- defensive -- anything said with a defensive tone of voice,
a high-pitched tone that is understood to deflect blame.
For example, imaging the pitch used when a person says "What's your problem? I was only trying to help!". People are generally not aware of it when they are using a defensive tone of voice, but it's important to be aware of the tone of voice you are using if you want to avoid being defensive.
- dismissive -- To negate another person's problem
For example, saying "so what?"
- minimizing -- to reduce or de-value another person's problem
by characterizing it as less than it is.
For example, saying "It's only a scratch, you'll survive" when someone is hurt or injured.
- stonewalling -- obstructing another person's questions.
Giving only evasive, dismissive, or vague responses to another person, making no effort to answer their questions but trying to wear them down/frustrate them.
Comparison of direct and indirect communication
|Situation||direct statement||indirect (defensive)||indirect (attack)|
|A person is angered by a comment made about their pet||"I don't like your comment about my pet" (direct, possibly angry tone of voice)||"Do you have to talk about my pet?!?"(defensive tone of voice)||"You can't even take care of a pet, so shutup!"(said with contempt)|
|A person needs help, but is reluctant to ask||"I would like your help, but I'm reluctant to impose"||"I don't suppose you would want to help me?"(said defensively)||"I know you don't want to help me, so I'm not going to ask" (said in an insinuating, accusatory tone)|
|A person has been attacked and called names||(no response is required, as no question has been asked, so a direct response could be to say nothing)||"Why do you have to be such a jerk?"(said defensively)||"You've got a big mouth!" (said with hostility)|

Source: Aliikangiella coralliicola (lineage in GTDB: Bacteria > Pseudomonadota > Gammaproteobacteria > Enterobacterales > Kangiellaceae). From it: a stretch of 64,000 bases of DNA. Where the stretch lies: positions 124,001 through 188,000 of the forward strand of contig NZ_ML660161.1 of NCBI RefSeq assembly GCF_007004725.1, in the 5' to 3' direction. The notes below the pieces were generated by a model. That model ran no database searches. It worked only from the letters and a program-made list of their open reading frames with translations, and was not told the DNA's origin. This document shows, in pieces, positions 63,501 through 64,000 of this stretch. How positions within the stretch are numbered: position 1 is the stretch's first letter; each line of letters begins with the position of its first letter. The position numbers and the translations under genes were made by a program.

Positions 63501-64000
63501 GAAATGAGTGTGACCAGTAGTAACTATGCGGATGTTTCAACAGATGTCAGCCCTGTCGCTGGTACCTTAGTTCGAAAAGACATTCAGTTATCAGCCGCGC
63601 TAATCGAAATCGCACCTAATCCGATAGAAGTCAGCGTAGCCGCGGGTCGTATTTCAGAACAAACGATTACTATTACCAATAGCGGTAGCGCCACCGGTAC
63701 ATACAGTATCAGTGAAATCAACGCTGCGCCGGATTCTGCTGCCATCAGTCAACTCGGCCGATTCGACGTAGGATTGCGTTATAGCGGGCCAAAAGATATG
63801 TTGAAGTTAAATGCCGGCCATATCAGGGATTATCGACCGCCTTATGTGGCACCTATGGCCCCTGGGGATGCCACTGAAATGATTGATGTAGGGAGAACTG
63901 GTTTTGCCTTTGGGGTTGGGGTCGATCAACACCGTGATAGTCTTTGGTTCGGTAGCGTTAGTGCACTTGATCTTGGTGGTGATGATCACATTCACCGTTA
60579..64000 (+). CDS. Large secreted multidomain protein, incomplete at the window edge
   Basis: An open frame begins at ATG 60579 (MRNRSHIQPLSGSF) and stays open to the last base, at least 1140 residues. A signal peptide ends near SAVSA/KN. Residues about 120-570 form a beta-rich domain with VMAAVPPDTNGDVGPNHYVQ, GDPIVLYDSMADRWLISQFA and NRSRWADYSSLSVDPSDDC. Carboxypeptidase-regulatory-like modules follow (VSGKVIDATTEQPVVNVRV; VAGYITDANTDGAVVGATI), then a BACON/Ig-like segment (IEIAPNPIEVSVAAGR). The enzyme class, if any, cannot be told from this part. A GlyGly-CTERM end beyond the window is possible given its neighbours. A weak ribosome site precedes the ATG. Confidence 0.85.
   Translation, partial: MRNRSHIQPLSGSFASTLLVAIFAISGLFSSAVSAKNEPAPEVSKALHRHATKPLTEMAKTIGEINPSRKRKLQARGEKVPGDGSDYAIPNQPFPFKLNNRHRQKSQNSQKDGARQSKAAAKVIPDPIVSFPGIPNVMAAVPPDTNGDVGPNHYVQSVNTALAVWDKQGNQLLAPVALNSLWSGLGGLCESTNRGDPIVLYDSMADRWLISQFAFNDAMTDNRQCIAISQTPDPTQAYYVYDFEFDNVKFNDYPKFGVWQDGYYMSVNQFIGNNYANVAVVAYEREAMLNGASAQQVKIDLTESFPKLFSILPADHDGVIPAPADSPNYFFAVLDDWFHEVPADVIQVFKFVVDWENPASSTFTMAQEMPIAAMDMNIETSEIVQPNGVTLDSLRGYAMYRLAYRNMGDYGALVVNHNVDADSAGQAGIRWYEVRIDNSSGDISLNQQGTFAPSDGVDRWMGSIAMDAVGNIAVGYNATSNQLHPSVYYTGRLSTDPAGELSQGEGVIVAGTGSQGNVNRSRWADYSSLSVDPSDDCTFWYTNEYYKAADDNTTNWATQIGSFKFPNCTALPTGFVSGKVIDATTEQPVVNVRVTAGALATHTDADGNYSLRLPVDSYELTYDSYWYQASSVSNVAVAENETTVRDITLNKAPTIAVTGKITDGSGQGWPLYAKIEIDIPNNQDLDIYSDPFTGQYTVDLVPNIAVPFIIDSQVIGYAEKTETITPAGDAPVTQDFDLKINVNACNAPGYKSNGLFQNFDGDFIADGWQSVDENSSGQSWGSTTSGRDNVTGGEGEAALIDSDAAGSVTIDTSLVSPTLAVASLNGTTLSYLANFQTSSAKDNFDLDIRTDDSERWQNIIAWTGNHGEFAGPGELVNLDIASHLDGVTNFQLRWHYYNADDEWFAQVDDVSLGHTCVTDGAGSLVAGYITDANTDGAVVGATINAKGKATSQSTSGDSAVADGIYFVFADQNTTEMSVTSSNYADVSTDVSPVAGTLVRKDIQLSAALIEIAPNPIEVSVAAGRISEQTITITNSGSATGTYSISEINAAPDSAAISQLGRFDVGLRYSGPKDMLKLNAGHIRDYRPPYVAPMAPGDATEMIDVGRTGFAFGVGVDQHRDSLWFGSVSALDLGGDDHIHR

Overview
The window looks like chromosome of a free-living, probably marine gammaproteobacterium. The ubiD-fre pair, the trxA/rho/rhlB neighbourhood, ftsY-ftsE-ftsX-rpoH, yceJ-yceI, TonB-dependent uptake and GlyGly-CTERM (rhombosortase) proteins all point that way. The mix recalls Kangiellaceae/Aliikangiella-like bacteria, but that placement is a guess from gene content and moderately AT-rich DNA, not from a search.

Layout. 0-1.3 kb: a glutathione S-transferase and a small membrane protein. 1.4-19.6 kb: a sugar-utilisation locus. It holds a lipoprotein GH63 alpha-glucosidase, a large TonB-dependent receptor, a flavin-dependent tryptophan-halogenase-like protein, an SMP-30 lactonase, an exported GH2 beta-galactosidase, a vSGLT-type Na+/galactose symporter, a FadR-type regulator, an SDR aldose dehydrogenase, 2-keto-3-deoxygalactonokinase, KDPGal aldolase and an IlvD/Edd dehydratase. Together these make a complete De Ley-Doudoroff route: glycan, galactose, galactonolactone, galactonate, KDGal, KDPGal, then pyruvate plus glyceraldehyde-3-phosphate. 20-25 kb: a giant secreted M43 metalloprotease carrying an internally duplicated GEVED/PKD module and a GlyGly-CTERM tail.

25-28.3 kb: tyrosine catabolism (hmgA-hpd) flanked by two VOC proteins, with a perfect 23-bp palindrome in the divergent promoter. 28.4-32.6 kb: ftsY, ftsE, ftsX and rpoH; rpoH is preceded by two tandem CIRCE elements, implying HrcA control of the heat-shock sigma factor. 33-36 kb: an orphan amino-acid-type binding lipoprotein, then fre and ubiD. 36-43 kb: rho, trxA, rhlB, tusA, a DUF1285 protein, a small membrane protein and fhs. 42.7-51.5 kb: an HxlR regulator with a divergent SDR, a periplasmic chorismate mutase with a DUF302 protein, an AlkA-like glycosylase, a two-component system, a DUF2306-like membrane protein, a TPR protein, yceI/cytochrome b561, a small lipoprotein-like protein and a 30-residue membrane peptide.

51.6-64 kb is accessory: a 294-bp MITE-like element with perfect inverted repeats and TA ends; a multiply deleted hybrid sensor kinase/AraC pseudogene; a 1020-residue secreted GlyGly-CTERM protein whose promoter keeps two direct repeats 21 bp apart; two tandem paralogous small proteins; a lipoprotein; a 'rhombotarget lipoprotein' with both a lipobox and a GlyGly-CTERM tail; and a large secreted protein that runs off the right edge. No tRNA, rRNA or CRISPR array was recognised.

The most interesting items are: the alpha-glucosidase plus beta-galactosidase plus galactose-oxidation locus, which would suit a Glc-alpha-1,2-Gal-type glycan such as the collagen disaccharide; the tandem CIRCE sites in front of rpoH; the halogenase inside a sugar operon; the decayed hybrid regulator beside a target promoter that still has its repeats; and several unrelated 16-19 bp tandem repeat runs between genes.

The four horsemen of the apocalypse
In his book Why Marriages Succeed Or Fail, John Gottman summarizes his research on predictors of divorce. He found the four following behaviors, which all happen to be forms of indirect communication, could predict which couples would divorce. He called these behaviors the four horsemen of the apocalypse:
- Criticism (nit-picking personal attacks)
- Contempt (e.g. eye-rolling when the other person speaks, as well as using a contemptuous tone of voice)
- Withdrawal (e.g. stonewalling)
His research supports how harmful indirect communication can be to a cooperative relationship. As stated above, the purpose of indirect communication is to hurt or manipulate the other person, or defend one's self -- not to cooperate. If your goal is to cooperate, it's necessary to use direct communication.
Levels of communication
It's been said the first level of communication between two people is talking about things in the outside world; the weather, the news, etc. The second level is talking about each other; your work, family, and personal life. The third, and most difficult level of communication, is for two people to talk about the relationship between them. For example, "I'm glad we're friends", "I would like to go steady", "I wish you were more open with me and trusted me more", etc.
For two people to be close (and have emotional intimacy), they need the ability to talk about their relationship. They have to be able to openly discuss their feelings towards each other using direct communication. This is very difficult to do, and requires the ability to trust, listen with an open mind, as well as be direct.
top -- communication -- relationship contracts -- emotional intimacy
This page last modified 2023-04-30